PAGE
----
Common-sense qualifications

8th November 2013 at 00:00

At last, some common sense in the discussions around education secretary for England Michael Gove's moves to free up access to teaching. As Sally Butler writes ("Unqualified doesn't mean second-rate", Letters, 1 November), a degree and a teaching qualification do not automatically a good teacher make. Effective teaching is about thorough subject knowledge, human understanding and the ability to communicate with and engage often reluctant teenagers.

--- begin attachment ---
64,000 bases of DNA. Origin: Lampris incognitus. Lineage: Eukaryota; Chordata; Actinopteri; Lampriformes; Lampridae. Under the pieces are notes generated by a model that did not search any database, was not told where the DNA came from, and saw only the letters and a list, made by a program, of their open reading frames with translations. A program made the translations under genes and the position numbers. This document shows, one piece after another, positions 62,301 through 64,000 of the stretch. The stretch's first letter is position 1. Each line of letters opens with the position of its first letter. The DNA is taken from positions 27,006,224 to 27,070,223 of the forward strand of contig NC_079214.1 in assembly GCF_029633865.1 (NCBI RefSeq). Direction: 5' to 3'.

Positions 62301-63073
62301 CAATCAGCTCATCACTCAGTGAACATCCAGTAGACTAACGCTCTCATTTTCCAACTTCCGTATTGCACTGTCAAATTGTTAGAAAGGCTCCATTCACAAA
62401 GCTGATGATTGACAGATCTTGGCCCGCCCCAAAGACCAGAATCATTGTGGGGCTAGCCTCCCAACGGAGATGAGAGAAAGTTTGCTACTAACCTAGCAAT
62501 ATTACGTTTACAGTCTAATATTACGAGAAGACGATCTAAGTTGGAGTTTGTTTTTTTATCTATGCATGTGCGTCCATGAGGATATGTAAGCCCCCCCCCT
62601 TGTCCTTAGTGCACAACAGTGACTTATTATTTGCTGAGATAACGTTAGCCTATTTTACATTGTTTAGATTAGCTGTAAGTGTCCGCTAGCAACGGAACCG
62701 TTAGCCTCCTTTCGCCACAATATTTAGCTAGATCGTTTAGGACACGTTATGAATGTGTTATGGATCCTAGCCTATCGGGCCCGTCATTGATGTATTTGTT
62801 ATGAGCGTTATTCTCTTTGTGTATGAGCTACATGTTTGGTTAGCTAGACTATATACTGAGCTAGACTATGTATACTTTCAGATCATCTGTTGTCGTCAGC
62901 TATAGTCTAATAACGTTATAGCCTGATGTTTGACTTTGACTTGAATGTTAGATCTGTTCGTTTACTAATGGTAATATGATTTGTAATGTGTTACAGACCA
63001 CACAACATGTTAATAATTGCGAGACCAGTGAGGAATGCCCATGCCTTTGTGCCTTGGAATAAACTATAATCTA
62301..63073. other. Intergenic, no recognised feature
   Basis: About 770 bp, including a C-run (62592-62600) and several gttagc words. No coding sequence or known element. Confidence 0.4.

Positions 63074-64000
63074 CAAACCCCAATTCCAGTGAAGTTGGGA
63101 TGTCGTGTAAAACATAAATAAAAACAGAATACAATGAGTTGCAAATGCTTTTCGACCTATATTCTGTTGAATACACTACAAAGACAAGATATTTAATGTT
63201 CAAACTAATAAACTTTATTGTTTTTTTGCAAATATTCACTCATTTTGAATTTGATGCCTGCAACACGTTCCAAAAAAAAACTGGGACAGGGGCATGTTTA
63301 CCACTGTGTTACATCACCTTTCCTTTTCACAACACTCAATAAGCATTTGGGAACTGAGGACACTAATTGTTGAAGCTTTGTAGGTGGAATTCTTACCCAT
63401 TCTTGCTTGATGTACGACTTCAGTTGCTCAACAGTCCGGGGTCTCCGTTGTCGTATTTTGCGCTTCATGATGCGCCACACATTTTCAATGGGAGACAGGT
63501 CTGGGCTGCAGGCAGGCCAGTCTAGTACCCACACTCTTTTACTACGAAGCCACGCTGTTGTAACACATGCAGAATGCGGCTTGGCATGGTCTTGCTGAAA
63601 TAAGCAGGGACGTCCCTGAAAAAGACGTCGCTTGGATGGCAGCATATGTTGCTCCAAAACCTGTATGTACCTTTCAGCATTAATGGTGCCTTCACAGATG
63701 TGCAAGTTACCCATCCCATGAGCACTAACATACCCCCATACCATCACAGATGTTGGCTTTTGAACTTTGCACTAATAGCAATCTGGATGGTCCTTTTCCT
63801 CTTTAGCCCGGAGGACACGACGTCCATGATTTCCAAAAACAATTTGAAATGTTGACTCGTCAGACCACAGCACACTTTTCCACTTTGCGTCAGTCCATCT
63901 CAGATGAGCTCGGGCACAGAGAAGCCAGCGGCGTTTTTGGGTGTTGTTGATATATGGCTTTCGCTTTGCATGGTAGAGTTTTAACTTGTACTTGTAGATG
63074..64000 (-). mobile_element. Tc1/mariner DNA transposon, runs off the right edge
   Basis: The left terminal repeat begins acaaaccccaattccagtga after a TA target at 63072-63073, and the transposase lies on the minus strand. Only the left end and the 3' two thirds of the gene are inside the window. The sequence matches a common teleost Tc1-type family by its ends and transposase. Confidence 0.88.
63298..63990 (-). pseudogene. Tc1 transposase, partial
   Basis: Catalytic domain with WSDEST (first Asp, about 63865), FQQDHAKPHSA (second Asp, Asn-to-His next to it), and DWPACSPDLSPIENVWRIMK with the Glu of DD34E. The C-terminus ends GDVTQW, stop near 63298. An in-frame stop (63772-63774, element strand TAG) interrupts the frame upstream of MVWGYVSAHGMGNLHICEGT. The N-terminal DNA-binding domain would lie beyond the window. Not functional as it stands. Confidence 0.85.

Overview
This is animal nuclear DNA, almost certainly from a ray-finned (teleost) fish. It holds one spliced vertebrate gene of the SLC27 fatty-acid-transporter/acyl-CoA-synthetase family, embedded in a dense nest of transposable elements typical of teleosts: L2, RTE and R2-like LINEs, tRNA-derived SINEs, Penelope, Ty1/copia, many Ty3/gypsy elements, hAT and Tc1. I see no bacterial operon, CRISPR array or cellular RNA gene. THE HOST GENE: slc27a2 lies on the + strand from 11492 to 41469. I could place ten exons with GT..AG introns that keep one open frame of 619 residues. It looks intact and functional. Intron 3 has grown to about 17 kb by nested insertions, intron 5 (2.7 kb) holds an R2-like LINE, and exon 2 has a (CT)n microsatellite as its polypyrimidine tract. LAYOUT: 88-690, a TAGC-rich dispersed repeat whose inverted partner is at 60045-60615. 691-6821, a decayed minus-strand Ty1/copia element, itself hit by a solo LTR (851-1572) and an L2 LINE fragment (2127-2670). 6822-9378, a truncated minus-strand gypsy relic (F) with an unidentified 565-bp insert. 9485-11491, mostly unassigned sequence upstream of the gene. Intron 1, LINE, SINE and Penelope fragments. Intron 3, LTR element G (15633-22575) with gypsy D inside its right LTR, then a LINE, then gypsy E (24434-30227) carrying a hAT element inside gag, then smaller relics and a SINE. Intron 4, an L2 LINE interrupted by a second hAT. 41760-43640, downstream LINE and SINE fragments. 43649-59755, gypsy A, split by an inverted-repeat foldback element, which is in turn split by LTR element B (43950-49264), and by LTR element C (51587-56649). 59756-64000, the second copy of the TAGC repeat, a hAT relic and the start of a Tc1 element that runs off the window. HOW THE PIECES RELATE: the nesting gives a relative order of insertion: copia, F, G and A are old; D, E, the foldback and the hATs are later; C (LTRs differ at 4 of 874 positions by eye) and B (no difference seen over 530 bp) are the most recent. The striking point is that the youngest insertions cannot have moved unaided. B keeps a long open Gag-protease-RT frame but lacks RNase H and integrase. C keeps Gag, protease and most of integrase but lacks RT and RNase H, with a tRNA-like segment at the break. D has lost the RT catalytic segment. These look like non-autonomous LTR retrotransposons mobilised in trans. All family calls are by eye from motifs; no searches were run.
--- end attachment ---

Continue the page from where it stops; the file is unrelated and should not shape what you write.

In 37 years of teaching in state secondary and special schools, I have encountered some wonderfully inspiring, creative, imaginative and communicative professionals. Equally, I have met some incredibly well-qualified people who, in all honesty, I wouldn't want within 50 miles of my own two children. Why? Simply because they have shown little, if any, understanding of how children learn and they cannot communicate effectively.

Garry Freeman, Leeds.

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